WIDE BODY A custom motor cage in EV West’s Tesla-powered conversion of a Dowsetts Comet, built in Hertfordshire, England.



Photo:

Patrick Stevenson / EV West

Conversions “depend on the spirit with which they’re undertaken,” said Donald Osborne, a well-known historian and car consultant to the stars. Mr. Osborne admitted he’s not generally a fan of electrics. But, for some cars—a Rolls-Royce Silver Ghost or Packard town car, for example—“the engine sounds are not central to the experience.” Also, he observed, “everyone loves ’50s pickup trucks but nobody really likes the way they drive.”

Speaking of which: In November GM previewed its first electric “crate” motor (performance replacement) aimed at hot-rodders and vintage truckers. The Chevy K5 Blazer E—a converted 1977 SUV—had its 175-hp, 400-cubic-inch V8 removed, along with its three-speed automatic transmission, fuel and exhaust systems. Into that hole went a 200-hp electric motor from a Chevrolet Bolt EV and a fresh four-speed automatic. “The rest of the Blazer drivetrain,” said GM, “remains untouched, including the transfer case, drive shaft and axles.”

GM’s Electric Cruise and Connect packages will also include electric steering and braking systems to supplant the former, belt-driven accessories.

ONLY CONNECT General Motors has announced plans to offer its first electric “crate” motor replacement aimed at hot-rodders and vintage truckers. In November the company revealed the Chevy K5 Blazer-E—a converted 1977 SUV prototype—with a 200-hp electric motor taking the place of the former 400-cubic-inch V8. The battery pack from a Chevrolet Bolt is bolted to the cargo bed.



Photo:

Chevrolet

And here’s a kick in the head: Most conversions are reversible. To the extent possible and safe, “We have a no-cut policy,” said Mr. Bream. Reversibility means owners of valuable automobiles could keep the original motor and parts, to be included when the car changes hands, thereby preserving its pedigree and provenance. In the meantime, they can enjoy the car without fear of blowing up the original engine.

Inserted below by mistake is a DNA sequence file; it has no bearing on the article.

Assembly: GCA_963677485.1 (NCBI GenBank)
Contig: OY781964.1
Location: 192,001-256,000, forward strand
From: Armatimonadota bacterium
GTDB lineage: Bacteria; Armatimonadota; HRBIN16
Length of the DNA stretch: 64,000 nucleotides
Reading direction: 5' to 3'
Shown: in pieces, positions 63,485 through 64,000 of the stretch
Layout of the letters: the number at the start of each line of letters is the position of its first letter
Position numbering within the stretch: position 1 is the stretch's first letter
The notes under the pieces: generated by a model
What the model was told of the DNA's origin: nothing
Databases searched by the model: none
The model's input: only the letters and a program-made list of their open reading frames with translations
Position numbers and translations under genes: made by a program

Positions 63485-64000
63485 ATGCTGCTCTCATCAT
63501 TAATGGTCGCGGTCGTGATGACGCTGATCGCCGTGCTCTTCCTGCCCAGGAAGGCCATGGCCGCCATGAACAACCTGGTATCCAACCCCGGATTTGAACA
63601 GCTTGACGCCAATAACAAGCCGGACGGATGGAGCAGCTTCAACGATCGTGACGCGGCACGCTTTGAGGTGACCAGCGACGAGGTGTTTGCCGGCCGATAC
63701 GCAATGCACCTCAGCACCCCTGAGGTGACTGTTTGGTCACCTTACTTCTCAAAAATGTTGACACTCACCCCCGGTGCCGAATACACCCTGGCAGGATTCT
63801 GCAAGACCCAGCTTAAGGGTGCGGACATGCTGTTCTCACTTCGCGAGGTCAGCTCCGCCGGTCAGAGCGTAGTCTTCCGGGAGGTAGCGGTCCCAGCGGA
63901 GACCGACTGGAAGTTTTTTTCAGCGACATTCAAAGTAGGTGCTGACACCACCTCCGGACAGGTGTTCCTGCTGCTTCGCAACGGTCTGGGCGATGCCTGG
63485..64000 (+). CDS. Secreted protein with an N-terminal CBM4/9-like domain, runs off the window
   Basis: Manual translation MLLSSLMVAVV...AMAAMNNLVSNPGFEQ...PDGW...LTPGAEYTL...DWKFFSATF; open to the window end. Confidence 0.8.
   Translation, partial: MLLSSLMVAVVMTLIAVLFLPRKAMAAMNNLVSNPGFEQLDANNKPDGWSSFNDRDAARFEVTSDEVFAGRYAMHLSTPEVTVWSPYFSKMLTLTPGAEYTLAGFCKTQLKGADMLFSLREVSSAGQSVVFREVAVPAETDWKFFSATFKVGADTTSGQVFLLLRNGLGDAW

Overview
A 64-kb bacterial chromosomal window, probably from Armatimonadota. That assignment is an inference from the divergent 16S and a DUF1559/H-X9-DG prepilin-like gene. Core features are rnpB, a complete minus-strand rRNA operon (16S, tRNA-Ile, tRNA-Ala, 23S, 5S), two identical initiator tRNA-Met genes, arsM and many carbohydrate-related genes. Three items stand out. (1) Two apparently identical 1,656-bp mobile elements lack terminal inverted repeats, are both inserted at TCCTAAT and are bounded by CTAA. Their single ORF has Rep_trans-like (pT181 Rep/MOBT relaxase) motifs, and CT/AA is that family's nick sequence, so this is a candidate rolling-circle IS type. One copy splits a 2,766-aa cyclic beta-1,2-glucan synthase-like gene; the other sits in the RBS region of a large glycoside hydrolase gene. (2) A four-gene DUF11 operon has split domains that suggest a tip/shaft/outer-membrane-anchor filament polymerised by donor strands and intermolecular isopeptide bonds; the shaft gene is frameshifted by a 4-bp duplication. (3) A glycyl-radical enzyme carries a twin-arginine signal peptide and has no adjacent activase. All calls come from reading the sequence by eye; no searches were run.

I found David Jacobson, the CEO of the online auction site PcarMarket and all-around wheeler-dealer, staring longingly at Totem Automobili’s rapturous electric prototype, based on an early-’70s Alfa Romeo Giulia GT. “I love the idea of this car,” said Mr. Jacobson. “I’m a petrol guy, I have a car museum. But I separate them in my brain: This is my petrol life, and this is the future.”

The handiwork of 26-year-old designer Riccardo Quaggio, formerly of Alfa Romeo, the electric Alfa has a party trick that is provocatively on-point: It can mimic, with surprising similitude, the revs, burrs, snores, snaps and wails of a gas-powered Alfa with a dual-cam motor.

“It can make many different sounds, as you like,” said Mr. Quaggio, including the song of V8s or V10s. The crowd gathered around the Alfa agreed: They liked what they were hearing.

ITALIAN HIPSTER Totem Automobili offers a high-performance EV styled after an early-’70s era Alfa Romeo Giulia GT.

In Europe, electro-retrofitting has special currency because cities like London have announced future bans on tailpipe emissions, and exceptions for beloved old classics are not being contemplated. Lunaz Design, a luxury-car converter in Silverstone, England, offers “remanufactured” versions of Jaguar XK120, Bentley Continental and Flying Spur (1955-1965); and Rolls-Royce Silver Cloud I, II, and III and Phantom V.